Each year, the Roberto Clemente Award is presented to the Major League Baseball player who, like the Hall of Famer himself, best represents the game of baseball through extraordinary character, community involvement, philanthropy and positive contributions, both on and off the field. Originally known as the Commissioner's Award, it has been presented by Major League Baseball since 1971. In 1973, the award was renamed after the Pittsburgh star following his death in a plane crash while he was delivering supplies to victims of an earthquake in Nicaragua.
Each MLB Club annually nominates a player to be considered for the Award in tribute to Clemente's achievements and character. This year, the Reds nominated first baseman Joey Votto. Votto seeks to become the first Reds player to win the award since Hall of Fame shortstop and Cincinnati native Barry Larkin won in 1993. Since the award’s inception over 50 years ago, two Reds players have taken home the hardware: Larkin and Pete Rose (1976).
Although Larkin won the award nearly 30 years ago, he still remembers the honor fondly and continues to try to emulate Clemente in his everyday life. Larkin was an active member of the community early in his career, but his awareness and admiration for Clemente began at a much younger age.
One of Larkin’s closest childhood friends was Leo Cardenas Jr., son of former Reds player Leo “Chico” Cardenas. Cardenas Sr. was Cuban, so Larkin was very aware of Latin players as a youngster and as a result, he became a huge Clemente fan. In fact, despite living in Cincinnati and being a Reds fan, he couldn’t help but also root for the Pirates, purely because of his love for Clemente. As Larkin grew up, he learned more about the man off the field and not just the extremely talented player on it. What Clemente represented and the circumstances of his passing really stuck with Larkin from that point forward.
“I just thought what a great story and great man,” Larkin said. “He was somebody that I truly respected for his play on the field as well as what he did off the field. And then to have that same opportunity -- and I pledged at that time that if I ever got the opportunity, I would do something similar -- so to be able to follow through with that was a great opportunity.”
Larkin made good on his intentions, helping spearhead several initiatives during his playing days. Most notably, Larkin was heavily involved with the Caring Program for Children, which raised money for underprivileged children in Cincinnati based on his on-field activity. Initially, the program raised several hundred thousand dollars for these children of the working poor. The local initiative then grew to a statewide one as both Larkin and Cleveland catcher Sandy Alomar Jr. teamed up to create a friendly interstate rivalry that helped generate even more money in Ohio. From there he helped turn it into a national program called Caring Team of Athletes where a player from every team was involved. Combined, Larkin and his colleagues raised over $4 million for underprivileged children around the country.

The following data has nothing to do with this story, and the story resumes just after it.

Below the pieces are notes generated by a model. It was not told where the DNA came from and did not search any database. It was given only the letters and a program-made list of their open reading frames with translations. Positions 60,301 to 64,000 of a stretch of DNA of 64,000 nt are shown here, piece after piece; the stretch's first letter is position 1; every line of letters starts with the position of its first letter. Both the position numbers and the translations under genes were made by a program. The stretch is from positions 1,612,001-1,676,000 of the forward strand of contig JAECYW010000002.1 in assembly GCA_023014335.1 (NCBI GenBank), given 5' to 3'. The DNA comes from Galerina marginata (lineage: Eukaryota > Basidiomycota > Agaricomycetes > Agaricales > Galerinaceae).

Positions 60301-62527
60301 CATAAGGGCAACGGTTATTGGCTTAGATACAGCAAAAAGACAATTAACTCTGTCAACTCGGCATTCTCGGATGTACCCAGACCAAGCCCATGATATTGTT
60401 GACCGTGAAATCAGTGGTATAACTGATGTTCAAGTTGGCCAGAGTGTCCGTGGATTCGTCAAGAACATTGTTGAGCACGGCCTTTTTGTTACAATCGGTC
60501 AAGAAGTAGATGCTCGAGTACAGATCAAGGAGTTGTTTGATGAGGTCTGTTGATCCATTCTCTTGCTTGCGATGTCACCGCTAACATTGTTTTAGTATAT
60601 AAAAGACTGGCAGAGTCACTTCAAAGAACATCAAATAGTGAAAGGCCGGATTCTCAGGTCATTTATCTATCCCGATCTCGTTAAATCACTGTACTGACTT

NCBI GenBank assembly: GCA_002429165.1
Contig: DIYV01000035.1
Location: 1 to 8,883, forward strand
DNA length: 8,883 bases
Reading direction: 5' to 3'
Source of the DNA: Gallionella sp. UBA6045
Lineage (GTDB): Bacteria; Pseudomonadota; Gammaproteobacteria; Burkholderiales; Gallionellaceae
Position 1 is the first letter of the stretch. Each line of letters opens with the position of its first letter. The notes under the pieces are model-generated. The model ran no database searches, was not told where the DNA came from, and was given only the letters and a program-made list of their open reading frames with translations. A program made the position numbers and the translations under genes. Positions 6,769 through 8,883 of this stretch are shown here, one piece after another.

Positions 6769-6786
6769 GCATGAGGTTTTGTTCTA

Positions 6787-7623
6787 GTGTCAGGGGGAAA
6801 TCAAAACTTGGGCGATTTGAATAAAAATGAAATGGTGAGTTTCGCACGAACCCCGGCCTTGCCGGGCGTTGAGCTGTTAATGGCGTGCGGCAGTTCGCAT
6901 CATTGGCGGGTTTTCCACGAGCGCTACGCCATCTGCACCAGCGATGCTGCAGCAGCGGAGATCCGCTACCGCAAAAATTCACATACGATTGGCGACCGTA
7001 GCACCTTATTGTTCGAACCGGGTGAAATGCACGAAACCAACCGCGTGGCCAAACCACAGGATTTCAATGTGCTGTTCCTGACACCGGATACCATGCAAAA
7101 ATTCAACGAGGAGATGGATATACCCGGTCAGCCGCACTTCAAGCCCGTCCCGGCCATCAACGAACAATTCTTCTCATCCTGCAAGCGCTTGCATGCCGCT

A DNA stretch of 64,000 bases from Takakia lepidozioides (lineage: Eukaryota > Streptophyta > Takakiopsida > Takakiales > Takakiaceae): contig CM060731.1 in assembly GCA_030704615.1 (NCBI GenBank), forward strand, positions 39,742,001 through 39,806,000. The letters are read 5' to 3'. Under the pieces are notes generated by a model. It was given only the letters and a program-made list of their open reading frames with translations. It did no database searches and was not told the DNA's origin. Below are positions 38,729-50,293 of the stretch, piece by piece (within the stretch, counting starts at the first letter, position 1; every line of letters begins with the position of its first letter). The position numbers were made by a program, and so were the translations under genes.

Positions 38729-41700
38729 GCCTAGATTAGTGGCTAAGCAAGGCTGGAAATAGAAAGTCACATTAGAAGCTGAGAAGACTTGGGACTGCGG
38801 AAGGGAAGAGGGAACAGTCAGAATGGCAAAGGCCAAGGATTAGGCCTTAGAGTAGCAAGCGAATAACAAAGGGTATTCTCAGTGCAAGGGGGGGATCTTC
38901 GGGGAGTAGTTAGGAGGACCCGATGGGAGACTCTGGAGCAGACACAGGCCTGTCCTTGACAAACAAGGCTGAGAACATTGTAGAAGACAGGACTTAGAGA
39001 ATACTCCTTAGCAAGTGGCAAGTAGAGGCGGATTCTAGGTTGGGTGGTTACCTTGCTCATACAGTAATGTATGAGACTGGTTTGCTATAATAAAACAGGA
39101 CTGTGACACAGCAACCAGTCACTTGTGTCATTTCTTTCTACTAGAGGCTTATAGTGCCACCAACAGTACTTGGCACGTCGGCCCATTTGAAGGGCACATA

Larkin participated in plenty of other community efforts during his playing days. There was Barry’s Bunch, which gave kids in underserved communities the opportunity to attend a Reds game. He visited local schools to deliver positive messages as a part of Breaking Barriers, a baseball-themed character education program with curriculum based on the values demonstrated by Jackie Robinson. Larkin also donated his time and money to many charities.
A year after winning the Clemente Award, Larkin also won MLB’s Lou Gehrig Award, given to the player who best exhibits the character and integrity of Lou Gehrig, both on the field and off it. Additionally, he was a two-time finalist for the Branch Rickey Award, which recognizes “service over self.”
Long after his retirement in 2004, Larkin continues to use his platform for the betterment of others. In addition to his role as a Reds broadcaster, he also works as senior advisor to the Reds president/chief operating officer where he participates in the execution of the team’s annual diversity, equity and inclusion efforts, among other duties.
Larkin also remains a part of baseball at the league level. Last year, Larkin began serving as one of the vice presidents of the MLB Players Alumni Association, which was formed in 1982 to promote the game of baseball, raise money for charity, inspire and educate youth through positive sport images and protect the dignity of the game through former players.
Clearly, Larkin has followed in the footsteps of the man he looked up to as youngster, both in terms of his on-field play and, more importantly, his off-the-field contributions.
“The individual accolades as a player are great, but I feel like the things that really have true meaning are when people say they appreciate you for what you’ve done in society,” Larkin said. “For the impact that you’ve made using your platform, to me that is the essence of being an athlete. Or at least it was for me, as someone who grew up in this city and grew up the way that I did with the values my mom and dad instilled in me as a young man.”
But you don’t have to be a Major League Baseball player to make a difference. Everyone has the platform to make the world a better place.
“Everyone’s not going to be a professional baseball player or professional athlete. But we will be a pro at something,” Larkin said. “It’s so much easier to smile than to frown, to be kind than to be mean. So I feel like everyone has an opportunity to use whatever they have at their disposal, their platform to make a positive impact on other folks. You never know what’s going on in somebody else’s life. So just be thankful for what you have and use what you have, use whatever platform you have to be a positive influence.”